• Preheat the oven to 180°C – cook the Frankie Fenner beef bourguignon sausages for 30-40 minutes, or until cooked to your liking. Slice when cool enough to handle. 
      • Get a platter or chopping board, and arrange Léo’s onion & rosemary chutney in a ramekin, add: the sliced Frankie Fenner sausage pieces, Knead mini baguette slices, sliced Dalewood brie, Mysthill cheddar, sliced apple, a handful of gooseberries, and a knob of Cream of the Crop butter. Garnish with thyme leaves and tuck in!

      CHEF’S TIP:

      Also a great picnic option, pack it all up and enjoy in the fresh air. 

       

      Slow Roasted Fennel Salad

      The best way to treat your Naturally Organic fennel bulb.  

      • Quarter the fennel bulb – place on a roasting tray with some fresh herbs of choice. Coat in oil and season well. 
      • Roast for about 1 hour at 160°C, until the fennel is soft and caramelised.
      • Toast up some sliced Schoon country loaf bread with a bit of olive oil – you could even make some croutons if you’re up for it! 
      • Rinse and shred some Umthunzi/ Valota baby gem lettuce leaves. 
      • In a pan over medium heat, toast up any type of nuts that you find in the kitchen cupboard until golden. Remove from the pan and roughly chop when cool.
      • Season some Gay’s yogurt with a dash of olive oil, a squeeze of Naturally Organic lemon and some salt. 
      • Dish up your baby gem leaves, top with the fennel, drizzle over some yogurt dressing, and scatter over some toasted nuts. Serve with your crusty bread on the side. 

      NUTRITIONAL BENEFIT: 

      Fennel enhances bone health and is great for lowering blood pressure because of its high levels of potassium. Fennel is also used in Ayurveda for its cooling effects on the body, and to calm nerves and promote mental clarity.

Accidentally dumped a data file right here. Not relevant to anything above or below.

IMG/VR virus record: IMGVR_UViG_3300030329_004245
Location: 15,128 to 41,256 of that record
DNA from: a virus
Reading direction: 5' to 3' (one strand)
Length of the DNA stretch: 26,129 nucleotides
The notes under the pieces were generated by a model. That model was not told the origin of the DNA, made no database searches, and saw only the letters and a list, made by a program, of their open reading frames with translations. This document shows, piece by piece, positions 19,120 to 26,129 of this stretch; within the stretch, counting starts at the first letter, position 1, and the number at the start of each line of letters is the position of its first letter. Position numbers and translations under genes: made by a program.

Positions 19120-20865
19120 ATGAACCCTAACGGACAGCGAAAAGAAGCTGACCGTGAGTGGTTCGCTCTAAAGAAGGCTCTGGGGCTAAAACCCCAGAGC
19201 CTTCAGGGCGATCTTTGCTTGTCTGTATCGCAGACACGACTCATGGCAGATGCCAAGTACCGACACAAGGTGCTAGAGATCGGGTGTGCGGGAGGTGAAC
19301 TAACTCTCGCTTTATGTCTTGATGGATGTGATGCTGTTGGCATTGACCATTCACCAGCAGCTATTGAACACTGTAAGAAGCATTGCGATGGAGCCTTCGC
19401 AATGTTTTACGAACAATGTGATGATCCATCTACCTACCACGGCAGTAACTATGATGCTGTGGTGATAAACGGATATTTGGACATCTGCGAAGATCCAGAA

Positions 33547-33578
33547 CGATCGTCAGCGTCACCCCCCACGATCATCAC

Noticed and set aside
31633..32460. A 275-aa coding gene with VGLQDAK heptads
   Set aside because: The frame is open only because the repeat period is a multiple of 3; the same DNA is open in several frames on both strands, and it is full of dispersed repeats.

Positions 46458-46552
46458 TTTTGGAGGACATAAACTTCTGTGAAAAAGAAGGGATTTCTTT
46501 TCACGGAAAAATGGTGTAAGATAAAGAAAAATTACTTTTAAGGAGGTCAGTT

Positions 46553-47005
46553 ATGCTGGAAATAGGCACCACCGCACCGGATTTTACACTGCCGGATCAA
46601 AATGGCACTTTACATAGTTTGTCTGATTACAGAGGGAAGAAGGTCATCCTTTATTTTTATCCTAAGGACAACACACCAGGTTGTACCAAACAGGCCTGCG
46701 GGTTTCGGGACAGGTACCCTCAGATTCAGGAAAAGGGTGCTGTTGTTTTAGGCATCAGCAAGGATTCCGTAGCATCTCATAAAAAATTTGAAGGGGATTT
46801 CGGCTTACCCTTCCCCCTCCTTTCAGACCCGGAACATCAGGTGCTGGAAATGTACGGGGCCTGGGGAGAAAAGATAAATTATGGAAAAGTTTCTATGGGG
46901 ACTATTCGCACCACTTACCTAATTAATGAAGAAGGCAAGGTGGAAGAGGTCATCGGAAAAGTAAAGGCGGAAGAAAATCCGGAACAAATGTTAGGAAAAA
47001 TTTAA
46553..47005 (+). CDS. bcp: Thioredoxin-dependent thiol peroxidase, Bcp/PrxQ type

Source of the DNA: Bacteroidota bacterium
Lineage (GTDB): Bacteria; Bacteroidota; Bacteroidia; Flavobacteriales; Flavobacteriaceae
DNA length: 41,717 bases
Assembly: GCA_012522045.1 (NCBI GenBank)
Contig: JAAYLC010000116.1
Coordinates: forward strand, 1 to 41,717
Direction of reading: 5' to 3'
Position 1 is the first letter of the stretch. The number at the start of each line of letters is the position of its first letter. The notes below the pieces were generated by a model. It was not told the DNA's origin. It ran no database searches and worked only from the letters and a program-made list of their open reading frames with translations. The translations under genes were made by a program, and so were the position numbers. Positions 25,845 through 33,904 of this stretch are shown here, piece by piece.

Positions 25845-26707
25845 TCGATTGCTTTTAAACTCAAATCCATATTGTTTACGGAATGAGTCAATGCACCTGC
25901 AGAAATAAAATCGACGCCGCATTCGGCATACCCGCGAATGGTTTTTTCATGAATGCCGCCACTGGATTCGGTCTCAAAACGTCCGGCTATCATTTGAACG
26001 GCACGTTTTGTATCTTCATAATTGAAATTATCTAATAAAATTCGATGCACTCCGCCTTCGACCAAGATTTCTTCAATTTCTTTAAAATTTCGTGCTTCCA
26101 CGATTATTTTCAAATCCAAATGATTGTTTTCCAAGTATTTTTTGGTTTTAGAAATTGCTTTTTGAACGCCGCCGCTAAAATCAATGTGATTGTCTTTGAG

French Onion Soup

      Rich and flavorful onion broth with a melted Mysthill cheddar brie crouton.

      • Heat 2-3 tbsp Cream of the Crop butter in a pan over a low/medium heat and caramelise 1kg of thinly sliced onions very slowly. This should take about 50 minutes; if it’s hurried, the onions could burn and give the soup a bitter taste. 
      • Dab the onions with a little kitchen paper to remove any excess fat. Pour over 1 litre of good quality liquid beef stock and stir until the soup comes to the boil. Simmer the soup for 5-10 minutes. 
      • Season your soup to taste, and add a pinch of sugar. Just before serving the soup, slice your Knead baguette bread and rub the slices with garlic. 
      • Preheat the grill on high. Spread a little mustard on the slices and sprinkle them heavily with grated Mysthill cheddar cheese. Grill your slices in a hot oven for a minute or until the cheese has melted, then float a few slices on top of the soup. 

        CHEF’S TIP:

        This recipe was inspired by Silwood Cooking School. 


        Duck Fat French Fries

        The perfect homemade crispy french fry. What dreams are made of!

        • Preheat your oven to 165°C. Line a baking sheet with tin foil. Begin by peeling your Simply Fresh potatoes fully. Cut the potatoes into equally sized french fry shapes. Place potatoes into a bowl of cold water and place in the fridge for 30 minutes. This will remove the extra starch from your potatoes and help to crisp them up.
        • Add a ¼ cup of duck fat to the lined baking sheet and heat in the oven until the fat is melted and smoking hot. You can test it is hot enough by dropping pieces of potato in to see if it sizzles. 
        • Remove potatoes from water and place on a paper towel to dry. Roll another paper towel out and pat fully dry.
        • Transfer potatoes to the prepared baking sheet. Season wedges again with salt.
        • Bake in the preheated oven for 40 minutes. Increase oven temperature to 230°C. Turn potatoes onto their sides and bake for 10 minutes. Flip over and cook on the other side until golden brown, about 10 minutes more.

        CHEF’S TIP: 

        Serve with a creamy french style mayonnaise or Vanie’s Rouille (see recipe below).